Poland will become the first NATO country to send fighter jets to Ukraine amid its ongoing conflict with Russia.
Polish President Andrzej Duda announced on March 16 that his government will send Ukraine four MiG-29 fighter jets in “the next few days.”
“They are in the last years of their functioning, but they are in good working condition,” said Duda.
Duda’s announcement came the day after Piotr Mueller, a spokesman for the Polish government, said other countries had pledged to send fighter jets to aid Ukrainian forces.
Slovakia is expected to send fighter jets to Ukraine in the near future.
“I think it’s time to make a decision,” wrote Slovak Defense Minister Jaroslav Nad in a Facebook post on March 16. “People in Ukraine are dying, we can really help them. … This is inhumane and irresponsible.”
Ukrainian President Volodymyr Zelenskyy has requested Slovakian Prime Minister Eduard Heger supply his country with MiG-29 fighter jets at a European Council meeting on Feb. 9.
German officials did not immediately confirm it will send MiGs, reacting to Poland’s announcement with seeming confusion.
“So far, everyone has agreed that it’s not the time to send fighter jets,” German Defense Minister Boris Pistorius told reporters, per AP News. “I don’t have any confirmation from Poland yet that this has happened.”
The United States also appears unlikely to follow suit.
“These are sovereign decisions for any country to make and we respect those sovereign decisions,” National Security Council spokesman John Kirby told reporters on March 16. “As with every other contribution by every other nation, they get to determine not only what they’re going to give but how they’re going to characterize it.”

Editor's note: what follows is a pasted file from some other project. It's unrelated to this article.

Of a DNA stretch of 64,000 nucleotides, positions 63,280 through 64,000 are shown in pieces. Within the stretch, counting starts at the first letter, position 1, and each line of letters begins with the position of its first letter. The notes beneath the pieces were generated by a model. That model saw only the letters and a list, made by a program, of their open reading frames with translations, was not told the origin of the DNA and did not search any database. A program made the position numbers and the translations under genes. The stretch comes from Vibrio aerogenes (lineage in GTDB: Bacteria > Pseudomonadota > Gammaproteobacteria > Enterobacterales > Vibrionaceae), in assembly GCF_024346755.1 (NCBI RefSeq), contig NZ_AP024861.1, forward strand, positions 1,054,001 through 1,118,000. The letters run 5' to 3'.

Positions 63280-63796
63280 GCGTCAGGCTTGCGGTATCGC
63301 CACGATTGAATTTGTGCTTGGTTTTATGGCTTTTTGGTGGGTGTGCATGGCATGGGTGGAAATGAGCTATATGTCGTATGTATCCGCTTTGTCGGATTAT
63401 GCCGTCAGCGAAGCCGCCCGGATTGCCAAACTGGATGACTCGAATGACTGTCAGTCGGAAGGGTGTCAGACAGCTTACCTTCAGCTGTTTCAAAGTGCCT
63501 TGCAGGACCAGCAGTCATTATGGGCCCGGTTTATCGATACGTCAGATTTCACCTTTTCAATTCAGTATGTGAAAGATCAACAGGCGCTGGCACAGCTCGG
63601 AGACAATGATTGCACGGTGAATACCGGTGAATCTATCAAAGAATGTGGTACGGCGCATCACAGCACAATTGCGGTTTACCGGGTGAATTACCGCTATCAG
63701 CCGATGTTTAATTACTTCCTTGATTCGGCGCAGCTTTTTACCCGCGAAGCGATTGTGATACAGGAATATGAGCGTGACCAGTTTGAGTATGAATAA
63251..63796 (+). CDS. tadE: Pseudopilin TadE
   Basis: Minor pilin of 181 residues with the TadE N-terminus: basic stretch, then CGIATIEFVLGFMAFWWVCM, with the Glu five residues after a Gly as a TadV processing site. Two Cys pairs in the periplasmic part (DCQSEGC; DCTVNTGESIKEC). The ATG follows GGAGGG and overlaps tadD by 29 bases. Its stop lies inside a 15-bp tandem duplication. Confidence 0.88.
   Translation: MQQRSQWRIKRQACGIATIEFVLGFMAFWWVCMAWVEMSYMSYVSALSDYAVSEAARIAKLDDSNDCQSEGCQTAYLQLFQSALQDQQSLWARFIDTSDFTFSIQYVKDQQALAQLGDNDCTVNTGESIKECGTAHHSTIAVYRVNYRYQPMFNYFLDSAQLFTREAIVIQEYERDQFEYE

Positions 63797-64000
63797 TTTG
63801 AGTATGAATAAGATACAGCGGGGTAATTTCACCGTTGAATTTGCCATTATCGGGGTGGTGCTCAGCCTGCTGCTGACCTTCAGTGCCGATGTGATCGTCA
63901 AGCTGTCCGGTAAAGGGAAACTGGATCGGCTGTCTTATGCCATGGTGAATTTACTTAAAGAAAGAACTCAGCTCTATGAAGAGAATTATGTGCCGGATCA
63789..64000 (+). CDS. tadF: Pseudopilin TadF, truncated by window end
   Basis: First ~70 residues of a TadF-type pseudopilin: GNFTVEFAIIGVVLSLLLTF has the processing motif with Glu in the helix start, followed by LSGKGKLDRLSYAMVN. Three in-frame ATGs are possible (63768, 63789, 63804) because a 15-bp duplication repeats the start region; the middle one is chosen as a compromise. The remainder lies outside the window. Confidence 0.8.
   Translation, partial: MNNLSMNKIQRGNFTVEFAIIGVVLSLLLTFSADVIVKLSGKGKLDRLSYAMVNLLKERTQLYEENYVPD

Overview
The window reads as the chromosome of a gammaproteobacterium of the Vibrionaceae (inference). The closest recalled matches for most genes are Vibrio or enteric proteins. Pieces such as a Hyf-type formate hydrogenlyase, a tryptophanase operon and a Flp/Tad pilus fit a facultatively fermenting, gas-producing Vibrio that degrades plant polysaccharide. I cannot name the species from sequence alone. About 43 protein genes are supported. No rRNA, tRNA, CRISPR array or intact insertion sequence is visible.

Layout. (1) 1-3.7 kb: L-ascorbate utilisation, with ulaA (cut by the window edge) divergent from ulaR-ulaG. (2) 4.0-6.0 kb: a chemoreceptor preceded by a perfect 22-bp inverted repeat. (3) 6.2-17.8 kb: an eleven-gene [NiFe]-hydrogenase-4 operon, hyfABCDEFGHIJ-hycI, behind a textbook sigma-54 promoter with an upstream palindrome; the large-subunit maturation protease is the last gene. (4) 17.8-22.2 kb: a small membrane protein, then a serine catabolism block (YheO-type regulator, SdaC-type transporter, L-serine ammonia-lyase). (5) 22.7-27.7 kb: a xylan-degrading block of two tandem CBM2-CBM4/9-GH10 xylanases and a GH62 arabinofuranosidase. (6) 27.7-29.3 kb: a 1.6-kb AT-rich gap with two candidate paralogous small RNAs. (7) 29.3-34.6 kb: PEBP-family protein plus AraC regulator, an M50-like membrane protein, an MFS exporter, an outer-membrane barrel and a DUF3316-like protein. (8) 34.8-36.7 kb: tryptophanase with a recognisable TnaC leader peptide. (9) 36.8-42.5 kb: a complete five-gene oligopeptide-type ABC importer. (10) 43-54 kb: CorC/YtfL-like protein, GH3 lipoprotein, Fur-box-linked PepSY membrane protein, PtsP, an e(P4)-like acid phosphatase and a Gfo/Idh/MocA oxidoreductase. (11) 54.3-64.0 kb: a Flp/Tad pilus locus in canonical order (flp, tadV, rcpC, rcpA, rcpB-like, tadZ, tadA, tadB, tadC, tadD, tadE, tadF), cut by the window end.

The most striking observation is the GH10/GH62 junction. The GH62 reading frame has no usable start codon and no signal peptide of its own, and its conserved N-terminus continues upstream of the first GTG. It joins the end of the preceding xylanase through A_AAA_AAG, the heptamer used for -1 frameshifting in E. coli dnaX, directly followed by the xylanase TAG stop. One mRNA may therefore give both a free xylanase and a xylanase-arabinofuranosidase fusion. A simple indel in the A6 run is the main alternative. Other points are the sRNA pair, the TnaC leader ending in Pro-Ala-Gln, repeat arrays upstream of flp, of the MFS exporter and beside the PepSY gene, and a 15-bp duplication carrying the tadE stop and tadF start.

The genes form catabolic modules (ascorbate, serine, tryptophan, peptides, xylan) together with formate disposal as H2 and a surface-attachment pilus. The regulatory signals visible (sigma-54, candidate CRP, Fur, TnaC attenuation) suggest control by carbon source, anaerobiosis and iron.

“It doesn’t change our calculus with respect to F-16s,” Kirby said. “It’s not on the table right now.”
Kirby also said it is not “our place to characterize Poland’s decision one way or another.”
The U.S. and several NATO nations have agreed to supply Ukraine with battle tanks, advanced rockets and other weaponry, including artillery shells. Their efforts have received mixed reactions for the leaders of European nations.
“Ukraine needs fighter jets … missiles, tanks. We need to act,” Estonian Foreign Minister Urmas Reinsalu said at a February press conference in Latvia, per the Northwest Arkansas Democrat-Gazette.
Reinsalu’s comment coincided with remarks from Croatia President Zoran Milanovic, who said the Western arms supply would prolong the war.
“I am against sending any lethal arms there,” Milanovic said while speaking with reporters on Jan. 30.“It prolongs the war.”
“What is the goal? Disintegration of Russia, change of the government?” he said. “There is also talk of tearing Russia apart. This is mad.”
Because MiG-29 fighter jets are already used by the Ukrainian air force, the Polish planes are expected to be put into use immediately.